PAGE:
Thank you for the rescue of Mola

Eileen van der Schyff

A resident wants to extend her heartfelt thanks to all involved in helping a Mola Mola back into the ocean on Sunday morning. She came across the Mola Mola (also known as a Sunfish) when she cycled along the beach.

On her way back to Langstrand Anna Mart Kruger, a well known local physiotherapist, spotted something that at first looked like a sea turtle, moving its flippers trying to get back into the ocean. At closer inspection Kruger saw it was a Mola Mola. “It had a few small wounds around the mouth and the one flipper. I did not have my phone with me. I ran to a group of surfers nearby and got a phone from one I only know as Oliver”.
Naudé Dreyer was informed and the Namibia Dolphin Project was contacted by him”, according to Kruger.
In the meantime, more people started to arrive at the scene. A vehicle with South African visitors also stopped to help.
“It took five of us to get the fish moving with the small waves. It was tired and swam back a few times with the current”, explained Kruger.
The Mola Mola after three attempts managed to return to deeper water. Kruger added the skin of the Mola Mola was so rough that her hands had cuts from merely holding it. It is a well-known fact that Ocean sunfish can become so infested with skin parasites, they will often breach the surface up to 3m into the air, in an attempt to shake off the parasites.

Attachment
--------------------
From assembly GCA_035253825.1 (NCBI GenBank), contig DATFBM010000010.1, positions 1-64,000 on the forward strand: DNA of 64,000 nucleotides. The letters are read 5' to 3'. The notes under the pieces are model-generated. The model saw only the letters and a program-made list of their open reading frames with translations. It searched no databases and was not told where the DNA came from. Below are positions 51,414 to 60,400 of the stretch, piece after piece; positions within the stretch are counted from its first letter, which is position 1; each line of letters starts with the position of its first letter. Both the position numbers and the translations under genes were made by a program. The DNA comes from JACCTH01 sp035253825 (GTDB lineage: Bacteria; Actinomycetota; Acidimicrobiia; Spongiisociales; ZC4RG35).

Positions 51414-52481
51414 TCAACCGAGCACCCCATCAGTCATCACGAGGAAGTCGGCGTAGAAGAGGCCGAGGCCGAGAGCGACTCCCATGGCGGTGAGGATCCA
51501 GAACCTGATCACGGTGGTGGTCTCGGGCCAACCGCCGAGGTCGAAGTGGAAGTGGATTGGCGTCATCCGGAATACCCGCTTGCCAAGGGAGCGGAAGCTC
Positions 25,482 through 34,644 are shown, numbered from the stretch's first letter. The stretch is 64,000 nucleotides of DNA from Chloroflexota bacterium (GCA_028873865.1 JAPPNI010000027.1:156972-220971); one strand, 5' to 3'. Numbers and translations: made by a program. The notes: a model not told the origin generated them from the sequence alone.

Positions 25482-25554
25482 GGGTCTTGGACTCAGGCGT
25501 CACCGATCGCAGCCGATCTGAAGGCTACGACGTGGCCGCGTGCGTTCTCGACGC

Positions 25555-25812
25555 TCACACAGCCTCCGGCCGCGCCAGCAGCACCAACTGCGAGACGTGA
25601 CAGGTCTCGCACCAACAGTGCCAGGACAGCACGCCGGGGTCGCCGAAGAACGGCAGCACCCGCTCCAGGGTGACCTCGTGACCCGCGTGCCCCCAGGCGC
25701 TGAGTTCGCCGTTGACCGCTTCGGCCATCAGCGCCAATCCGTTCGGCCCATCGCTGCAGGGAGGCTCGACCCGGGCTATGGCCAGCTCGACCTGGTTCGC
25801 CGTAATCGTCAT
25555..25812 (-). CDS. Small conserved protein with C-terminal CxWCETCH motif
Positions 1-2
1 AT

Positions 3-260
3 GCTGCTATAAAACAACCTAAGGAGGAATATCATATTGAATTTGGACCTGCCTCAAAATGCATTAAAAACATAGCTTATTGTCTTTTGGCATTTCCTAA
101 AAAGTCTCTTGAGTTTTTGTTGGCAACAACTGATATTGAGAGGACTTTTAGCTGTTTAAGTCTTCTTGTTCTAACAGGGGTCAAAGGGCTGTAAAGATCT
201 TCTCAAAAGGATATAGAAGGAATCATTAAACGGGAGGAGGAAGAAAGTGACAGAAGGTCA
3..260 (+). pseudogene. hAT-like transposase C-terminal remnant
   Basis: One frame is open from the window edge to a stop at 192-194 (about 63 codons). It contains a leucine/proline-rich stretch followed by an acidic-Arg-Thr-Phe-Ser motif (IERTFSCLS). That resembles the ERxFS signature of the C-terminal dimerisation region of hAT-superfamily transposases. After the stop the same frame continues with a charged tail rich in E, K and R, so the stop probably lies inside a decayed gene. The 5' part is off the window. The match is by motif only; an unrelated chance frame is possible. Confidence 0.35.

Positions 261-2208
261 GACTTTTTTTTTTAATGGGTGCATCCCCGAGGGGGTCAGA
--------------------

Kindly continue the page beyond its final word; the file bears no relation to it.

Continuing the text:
In a telephonic interview with Kruger yesterday, her concluding words were: “Always take your phone with you when you are out cycling. You never know what might happen.”
The Mola Mola is the heaviest of all bony fish. It can reach 4.3 m in length and 3m in width. It can weigh as many as 2 300kg. They are clumsy swimmers.
They consume jelly fish, small fish, huge amounts of zoo-plankton and algae. They are frequently seen basking in the sun on the water surface and are often mistaken for sharks when their huge dorsal fins emerge above the water. The sun can reflect from the fish’s body surface when it lies on the surface and that is believed to have ensured it the name “Sunfish”.
Their teeth are fused into a beak-like structure, and they are unable to fully close their relatively small mouths.
Note: The Namibian Dolphin Project was started in 2008 with the focus on the research of coastal dolphins and whales in Namibian waters to generate high quality data that is useful to both science and management.)

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